The welcome once we were on the Houseboat was coconut milk fresh in the coconut still with fleshy pulp around it. The bedrooms looked nice as well and what is more it had stopped raining.
We were not quite sure what was happening and what our itinerary was – but sometimes you have to go with the flow. The boats set off and turned round in the narrow river they were moored in. In the UK we have to be able to perform a three-point turn to turn a car around in the road as part of our driving test. These guys ended up doing a 10 point turn – but they were very patient and soon the three boats were heading up river.
Here is one of the other boats alongside with Alan taking a picture of us.
Once we were underway we had lunch served at a dining table out on deck. We had one spicy dish and ended up getting seconds of the rice and potato sambal – we invoked out total vegetarianism when a rather odd looking fish turned up though. We also had a glass of cold-ish beer with lunch as well; This was turning out to be a very civilised way to travel
After lunch we retired to the front of the deck and watched the world go by as a gentle breeze blew over us. Every now and then tea or coffee would be offered to us as well.
Here is Ben – well chilled.
The lagoon is large – 24Km wide at this point. Certainly the other bank seemed a long long way away,
Whenever there was something interesting on the bank I would get up and photograph it – which turned out to be the extent of my afternoon exercise.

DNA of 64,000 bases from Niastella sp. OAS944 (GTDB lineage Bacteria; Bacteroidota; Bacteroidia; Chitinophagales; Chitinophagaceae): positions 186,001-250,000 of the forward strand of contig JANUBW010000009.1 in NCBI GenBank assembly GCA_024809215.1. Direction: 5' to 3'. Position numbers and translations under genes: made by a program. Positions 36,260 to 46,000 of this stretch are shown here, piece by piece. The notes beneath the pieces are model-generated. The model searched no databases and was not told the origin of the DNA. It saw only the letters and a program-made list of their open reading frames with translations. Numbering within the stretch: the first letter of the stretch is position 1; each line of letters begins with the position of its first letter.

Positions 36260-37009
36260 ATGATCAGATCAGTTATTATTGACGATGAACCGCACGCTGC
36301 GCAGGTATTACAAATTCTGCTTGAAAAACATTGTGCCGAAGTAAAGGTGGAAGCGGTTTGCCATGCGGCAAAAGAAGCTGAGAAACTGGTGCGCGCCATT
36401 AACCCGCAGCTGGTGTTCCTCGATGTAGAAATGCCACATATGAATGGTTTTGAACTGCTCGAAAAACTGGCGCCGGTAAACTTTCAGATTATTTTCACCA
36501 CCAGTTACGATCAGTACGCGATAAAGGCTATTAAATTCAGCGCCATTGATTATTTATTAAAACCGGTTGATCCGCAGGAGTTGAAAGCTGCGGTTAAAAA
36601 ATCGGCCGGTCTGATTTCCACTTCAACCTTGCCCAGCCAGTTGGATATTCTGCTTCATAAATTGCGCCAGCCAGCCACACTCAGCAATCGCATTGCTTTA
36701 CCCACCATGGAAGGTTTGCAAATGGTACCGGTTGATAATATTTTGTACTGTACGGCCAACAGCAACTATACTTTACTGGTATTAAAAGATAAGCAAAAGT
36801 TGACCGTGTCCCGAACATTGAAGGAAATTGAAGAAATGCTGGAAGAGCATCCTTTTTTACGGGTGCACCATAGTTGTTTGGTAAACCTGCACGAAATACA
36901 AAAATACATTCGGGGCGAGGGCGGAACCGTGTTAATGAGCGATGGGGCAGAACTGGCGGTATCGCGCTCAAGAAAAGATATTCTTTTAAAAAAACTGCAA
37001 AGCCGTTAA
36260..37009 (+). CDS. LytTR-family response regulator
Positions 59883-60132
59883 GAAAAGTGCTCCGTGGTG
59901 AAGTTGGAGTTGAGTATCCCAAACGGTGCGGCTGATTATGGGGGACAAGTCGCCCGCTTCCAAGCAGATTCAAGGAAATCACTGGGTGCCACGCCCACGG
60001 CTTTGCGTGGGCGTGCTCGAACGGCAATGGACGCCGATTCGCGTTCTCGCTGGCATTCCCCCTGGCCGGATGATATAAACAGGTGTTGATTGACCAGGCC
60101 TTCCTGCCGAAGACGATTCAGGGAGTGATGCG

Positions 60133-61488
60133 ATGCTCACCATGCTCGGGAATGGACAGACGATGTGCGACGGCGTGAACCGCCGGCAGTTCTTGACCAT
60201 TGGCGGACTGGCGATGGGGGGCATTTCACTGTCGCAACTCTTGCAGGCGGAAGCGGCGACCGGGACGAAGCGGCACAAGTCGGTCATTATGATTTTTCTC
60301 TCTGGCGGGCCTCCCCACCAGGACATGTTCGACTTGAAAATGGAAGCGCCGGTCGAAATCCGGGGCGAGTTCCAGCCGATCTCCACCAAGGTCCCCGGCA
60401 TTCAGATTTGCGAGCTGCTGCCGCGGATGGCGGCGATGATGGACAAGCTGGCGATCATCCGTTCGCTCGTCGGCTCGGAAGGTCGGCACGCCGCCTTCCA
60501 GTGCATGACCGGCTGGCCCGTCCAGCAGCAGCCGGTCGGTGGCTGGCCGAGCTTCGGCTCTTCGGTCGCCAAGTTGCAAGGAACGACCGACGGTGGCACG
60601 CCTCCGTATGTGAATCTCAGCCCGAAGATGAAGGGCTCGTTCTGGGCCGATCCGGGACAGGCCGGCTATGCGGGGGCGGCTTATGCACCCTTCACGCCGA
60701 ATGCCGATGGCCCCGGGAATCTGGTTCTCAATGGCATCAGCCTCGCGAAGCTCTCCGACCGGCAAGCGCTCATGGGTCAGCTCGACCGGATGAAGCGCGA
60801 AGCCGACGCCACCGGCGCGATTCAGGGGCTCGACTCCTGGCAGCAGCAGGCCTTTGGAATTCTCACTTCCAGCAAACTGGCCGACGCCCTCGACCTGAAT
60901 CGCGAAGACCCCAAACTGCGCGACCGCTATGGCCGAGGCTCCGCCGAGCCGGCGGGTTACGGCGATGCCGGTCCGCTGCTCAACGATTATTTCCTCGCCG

The lagoon had a lot of floating weed in it – you need something to tell you which way the tide is moving.
Look there was even sun – although here reflecting in the water which was incredibly calm.
Ben – changing his viewpoint.
Blue skies and puffy white clouds – this is what I came to India to see. A pity the ride was not blessed by more of this weather.
Our boats would occasionally change places as they took slightly different routes – we spent quite a lot of the time with the engine at a very low throttle puttering along.
We did discuss whether the Boats were “driven” as badly as the cars, lorries and autos. It was so peaceful they could not possibly go around beeping their horns. They certainly seemed to give each other more room – unfortunately they did have horns – but only used them when going around blind bends.
Here is a boat heading for us.
Our stateroom - with dining table and TV and a DVD player. we did not watch any movies though, the scenery we were passing though was attraction enough.
As time passes the sun started setting and the colours drained from the trees and turned them to black silhouettes.
The reflections of the palms caught my eye in this photograph.
The clouds look bad but did not give us any problems. The lagoon seemed to have lots of channels and cuttings separated by strips of land with Palms and bushes growing on them.
There were just too many things to photograph – here is a Palm tree framed by the open windows of our boat.
Apparently there are 2,400 registered Houseboats – but we would sometimes appear to be on our own – it shows just how big the area of water must be,